Switchblade Romance is a film of two halves, kind of. Extremely stylish, director Alexandre Aja combines striking visuals with a calculated and resonant soundtrack. From the beginning we have the night falling, and the way that plays with the light, mixed up with the kind of lush white noise you might get from someone like Autechre. The action/plot is straight forward – you have two girls, Alex (Maiwenn) as captive and Marie (Cecile De France: Euro Pudding, Around The World In 80 Days) as her friend – then there is Phillippe Nahon (Seul contre tous, Le Pacte des loups, Irréversible) as the deranged killer.
The results thereby are stripped down, focusing on the cinematic quality rather than narrative depth. Providing a great deal of intensity and tension as the killer starts to realise that Marie is out there and as Marie tries to remain undiscovered while not losing Alex. A highly effective, brutal slasher movie.
That is until the end. Actually there are kind of two endings. The first one, being the one that makes some sense within the context, and where the film really should have ended. Then the stupid one, which doesn’t make sense, and could almost be said to ruin the entire film.
Title: Layer Cake
Cast: Daniel Craig, Kenneth Cranham, Michael Gambon, Jamie Foreman
Director: Matthew Vaughn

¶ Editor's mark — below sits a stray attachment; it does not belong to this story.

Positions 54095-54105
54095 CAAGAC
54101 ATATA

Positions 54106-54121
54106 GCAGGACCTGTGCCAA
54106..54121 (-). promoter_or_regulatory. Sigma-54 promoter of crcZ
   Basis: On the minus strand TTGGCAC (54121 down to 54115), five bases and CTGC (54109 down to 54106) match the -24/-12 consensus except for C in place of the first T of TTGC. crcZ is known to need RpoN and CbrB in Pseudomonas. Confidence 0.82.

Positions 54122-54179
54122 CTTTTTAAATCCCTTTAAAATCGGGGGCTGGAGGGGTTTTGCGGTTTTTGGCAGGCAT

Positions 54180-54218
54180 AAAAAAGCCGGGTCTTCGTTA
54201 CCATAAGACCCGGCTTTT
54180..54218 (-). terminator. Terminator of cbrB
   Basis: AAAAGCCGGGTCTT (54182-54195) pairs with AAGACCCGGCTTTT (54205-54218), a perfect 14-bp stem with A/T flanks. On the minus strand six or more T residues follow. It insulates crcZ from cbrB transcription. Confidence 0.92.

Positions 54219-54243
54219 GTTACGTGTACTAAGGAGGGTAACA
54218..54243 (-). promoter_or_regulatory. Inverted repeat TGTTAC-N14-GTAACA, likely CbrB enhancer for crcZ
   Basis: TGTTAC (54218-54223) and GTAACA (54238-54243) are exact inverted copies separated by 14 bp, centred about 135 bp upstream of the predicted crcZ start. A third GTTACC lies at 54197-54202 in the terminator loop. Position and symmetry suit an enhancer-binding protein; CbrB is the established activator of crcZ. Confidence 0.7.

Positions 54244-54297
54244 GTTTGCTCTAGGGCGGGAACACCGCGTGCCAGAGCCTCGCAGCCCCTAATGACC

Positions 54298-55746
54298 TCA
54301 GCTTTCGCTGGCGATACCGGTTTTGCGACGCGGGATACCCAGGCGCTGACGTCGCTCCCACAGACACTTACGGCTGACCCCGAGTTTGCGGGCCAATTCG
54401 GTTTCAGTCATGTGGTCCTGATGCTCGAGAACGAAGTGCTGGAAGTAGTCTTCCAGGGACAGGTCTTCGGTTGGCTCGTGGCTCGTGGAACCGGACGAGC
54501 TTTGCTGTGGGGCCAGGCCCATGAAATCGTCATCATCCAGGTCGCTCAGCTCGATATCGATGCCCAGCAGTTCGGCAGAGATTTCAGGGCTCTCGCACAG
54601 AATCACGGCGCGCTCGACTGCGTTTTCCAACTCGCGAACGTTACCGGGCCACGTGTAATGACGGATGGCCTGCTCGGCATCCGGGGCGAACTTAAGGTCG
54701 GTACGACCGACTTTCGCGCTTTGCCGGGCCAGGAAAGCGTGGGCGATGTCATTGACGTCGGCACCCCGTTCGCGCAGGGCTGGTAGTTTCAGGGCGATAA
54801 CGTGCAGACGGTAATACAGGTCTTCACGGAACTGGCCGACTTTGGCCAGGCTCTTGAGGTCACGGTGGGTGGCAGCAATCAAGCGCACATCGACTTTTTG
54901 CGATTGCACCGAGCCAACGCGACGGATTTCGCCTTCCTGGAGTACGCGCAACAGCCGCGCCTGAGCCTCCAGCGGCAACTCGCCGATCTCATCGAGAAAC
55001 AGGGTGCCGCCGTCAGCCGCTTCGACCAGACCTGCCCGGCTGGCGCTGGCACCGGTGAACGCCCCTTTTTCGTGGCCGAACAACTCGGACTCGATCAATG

So you did the crime, you did your time, and you saw the light. Robbing security trucks is old news, drugs is where the money is to be made. So you get a graduate industrial chemist, a hard man to do the hard work, and the business contacts. And you work at it. Years pass, you launder the money, you have a million coming to fruition. You are going to take the money and walk away. But life isn’t like that. As a wise man once said, shit happens.
This is Layer Cake, a screenplay by JJ Connelly, based on his debut novel, his nameless protagonist/narrator finds out the hard way just how quickly shit happens. Caught in the middle of amateurs stealing drugs from international traffickers and killers and the top dogs trying to maintain an income that the narrator has provided them with over the years. Cue violence, too many cooks, and as escalating situation. The result is a mostly stylistic crime drama, which at points cranks up the visual gimmicks, without really maintaining the momentum that creates.
Layer Cake is promoted on the back of films like Lock Stock And Two Smoking Barrels and Snatch. The director of Layer Cake having stepped into the role after being the producer on those previous numbers, their director Guy Ritchie having stepped away from this film at the last minute in order to pursue his own venture. While Lock Stock and Snatch held little appeal for me, there is something about the style and feel of Layer Cake which did get me into see it. With that it is probably fair to say that it is an idea to see Layer Cake before it generates too much hype, already being sold to the same crowd as those previous films, while also playing up a sex angle which isn’t as present as the promoters would have you believe. On the whole Layer Cake is smartly done, with much of its appeal coming from its style and the strong performance by leading man Daniel Craig.